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Br Med Bull. 2017 Jun 1;122(1):79-89. doi: 10.1093/bmb/ldx005.

Effect of vitamin D deficiency in developed countries.

Author information

1
Department of Endocrinology, Queen Elizabeth Hospital, Birmingham B15 2TH, UK.
2
Centre for Endocrinology, Diabetes and Metabolism, Birmingham Health Partners, Birmingham B15 2TH, UK.
3
Institute of Metabolism and Systems Research, University of Birmingham, Birmingham B15 2TT, UK.

Abstract

Introduction:

Vitamin D deficiency is common worldwide with adverse effects on skeletal health. In recent years, there has been great interest in non-classical actions of vitamin D. Basic research has uncovered actions in a range of non-skeletal tissues, and observational studies have identified inverse relationships with risk of a number of disease states including sarcopenia, obesity, the metabolic syndrome, cardiovascular disease, cancer and autoimmune diseases.

Sources of data:

PubMed, Medline and Cochrane Systematic Reviews.

Areas of agreement:

Current evidence supports the use of vitamin D supplementation in deficiency to improve skeletal outcomes such as falls/fracture risk and bone mineral density.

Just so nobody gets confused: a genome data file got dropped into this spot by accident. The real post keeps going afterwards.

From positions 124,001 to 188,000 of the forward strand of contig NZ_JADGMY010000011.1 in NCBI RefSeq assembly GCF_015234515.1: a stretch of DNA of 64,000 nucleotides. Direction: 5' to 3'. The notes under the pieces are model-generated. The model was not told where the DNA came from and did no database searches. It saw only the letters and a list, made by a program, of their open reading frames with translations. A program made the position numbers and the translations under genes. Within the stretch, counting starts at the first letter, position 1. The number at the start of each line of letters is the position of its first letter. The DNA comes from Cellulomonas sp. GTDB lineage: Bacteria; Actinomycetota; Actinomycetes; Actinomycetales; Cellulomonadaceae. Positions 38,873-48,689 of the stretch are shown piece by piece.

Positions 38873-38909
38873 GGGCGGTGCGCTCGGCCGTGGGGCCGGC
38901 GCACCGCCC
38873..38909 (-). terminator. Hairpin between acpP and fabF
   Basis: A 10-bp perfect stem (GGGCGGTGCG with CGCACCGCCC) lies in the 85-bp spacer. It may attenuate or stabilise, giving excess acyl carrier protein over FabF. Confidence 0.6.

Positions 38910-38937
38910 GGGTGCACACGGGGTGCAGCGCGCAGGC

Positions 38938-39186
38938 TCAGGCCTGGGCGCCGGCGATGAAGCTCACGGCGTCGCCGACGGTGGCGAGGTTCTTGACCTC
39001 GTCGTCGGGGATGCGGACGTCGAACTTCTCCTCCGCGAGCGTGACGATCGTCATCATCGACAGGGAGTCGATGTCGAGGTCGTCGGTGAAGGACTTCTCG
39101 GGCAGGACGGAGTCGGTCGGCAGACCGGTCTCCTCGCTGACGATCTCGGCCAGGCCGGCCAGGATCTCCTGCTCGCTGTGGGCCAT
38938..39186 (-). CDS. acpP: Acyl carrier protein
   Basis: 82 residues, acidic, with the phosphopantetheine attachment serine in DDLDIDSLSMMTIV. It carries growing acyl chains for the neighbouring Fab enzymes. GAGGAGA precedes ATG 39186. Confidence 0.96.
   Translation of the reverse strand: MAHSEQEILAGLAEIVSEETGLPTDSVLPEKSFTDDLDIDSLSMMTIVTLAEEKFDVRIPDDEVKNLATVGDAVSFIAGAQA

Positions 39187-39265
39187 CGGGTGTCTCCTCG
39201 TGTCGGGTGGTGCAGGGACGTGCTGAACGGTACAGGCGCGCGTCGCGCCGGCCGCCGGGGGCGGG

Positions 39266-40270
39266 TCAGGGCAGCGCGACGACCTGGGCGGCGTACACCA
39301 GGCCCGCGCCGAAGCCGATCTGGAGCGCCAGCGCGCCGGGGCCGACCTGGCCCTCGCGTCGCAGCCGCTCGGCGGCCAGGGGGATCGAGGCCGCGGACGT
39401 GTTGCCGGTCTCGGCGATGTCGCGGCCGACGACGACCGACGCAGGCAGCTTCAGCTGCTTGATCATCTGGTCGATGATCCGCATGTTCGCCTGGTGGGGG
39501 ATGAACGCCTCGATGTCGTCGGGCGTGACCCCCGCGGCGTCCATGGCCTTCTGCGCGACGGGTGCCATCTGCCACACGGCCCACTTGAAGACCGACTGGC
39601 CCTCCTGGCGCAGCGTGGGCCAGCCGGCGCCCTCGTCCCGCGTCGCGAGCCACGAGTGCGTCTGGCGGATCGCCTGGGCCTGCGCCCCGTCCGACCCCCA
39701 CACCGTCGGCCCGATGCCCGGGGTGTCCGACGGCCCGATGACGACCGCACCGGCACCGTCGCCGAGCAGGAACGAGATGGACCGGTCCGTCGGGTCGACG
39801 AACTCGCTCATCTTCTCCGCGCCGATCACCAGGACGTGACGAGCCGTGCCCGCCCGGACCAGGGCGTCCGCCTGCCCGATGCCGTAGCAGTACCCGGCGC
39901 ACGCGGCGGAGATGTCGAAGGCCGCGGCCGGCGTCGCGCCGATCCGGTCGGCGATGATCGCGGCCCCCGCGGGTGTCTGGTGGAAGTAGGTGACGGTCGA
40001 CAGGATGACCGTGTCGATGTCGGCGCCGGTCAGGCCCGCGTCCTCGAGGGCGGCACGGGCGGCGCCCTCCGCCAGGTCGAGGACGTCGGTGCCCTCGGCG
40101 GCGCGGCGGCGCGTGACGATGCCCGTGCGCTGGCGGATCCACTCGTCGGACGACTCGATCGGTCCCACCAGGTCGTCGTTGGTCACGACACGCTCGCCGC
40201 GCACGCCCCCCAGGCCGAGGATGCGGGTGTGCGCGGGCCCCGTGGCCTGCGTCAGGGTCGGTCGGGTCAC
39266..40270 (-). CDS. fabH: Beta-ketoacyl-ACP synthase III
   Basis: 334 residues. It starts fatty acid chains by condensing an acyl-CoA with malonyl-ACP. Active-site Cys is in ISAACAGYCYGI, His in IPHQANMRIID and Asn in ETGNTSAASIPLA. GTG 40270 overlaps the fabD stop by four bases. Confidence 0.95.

Areas of controversy:

There is debate reflected in guidelines on optimal thresholds for circulating levels of vitamin D. Further studies are required to refine dosing regimens and treatment target levels of vitamin D.

Growing points:

A number of studies have investigated the extra-skeletal effects of vitamin D deficiency but causality in humans has yet to be confirmed.

Areas timely for developing research:

Large-scale randomized controlled trials incorporating data on vitamin D status at baseline and follow up, adverse events, and comparison of dosing regimens are required. It is imperative that studies are carried out with a diverse range of participants (age, gender and ethnicity), and settings to allow for a more individualized approach. In addition, we would advocate incorporating cutting-edge research tools into human studies to advance our understanding of the mechanisms of vitamin D action in extra-skeletal disease. This may involve multi-metabolite analysis of vitamin D metabolites, or unbiased approaches to assess regulation of gene/protein expression in tissues of interest.

KEYWORDS:

bone health; extra-skeletal effects; vitamin D deficiency

PMID:
28334220
DOI:
10.1093/bmb/ldx005
[Indexed for MEDLINE]

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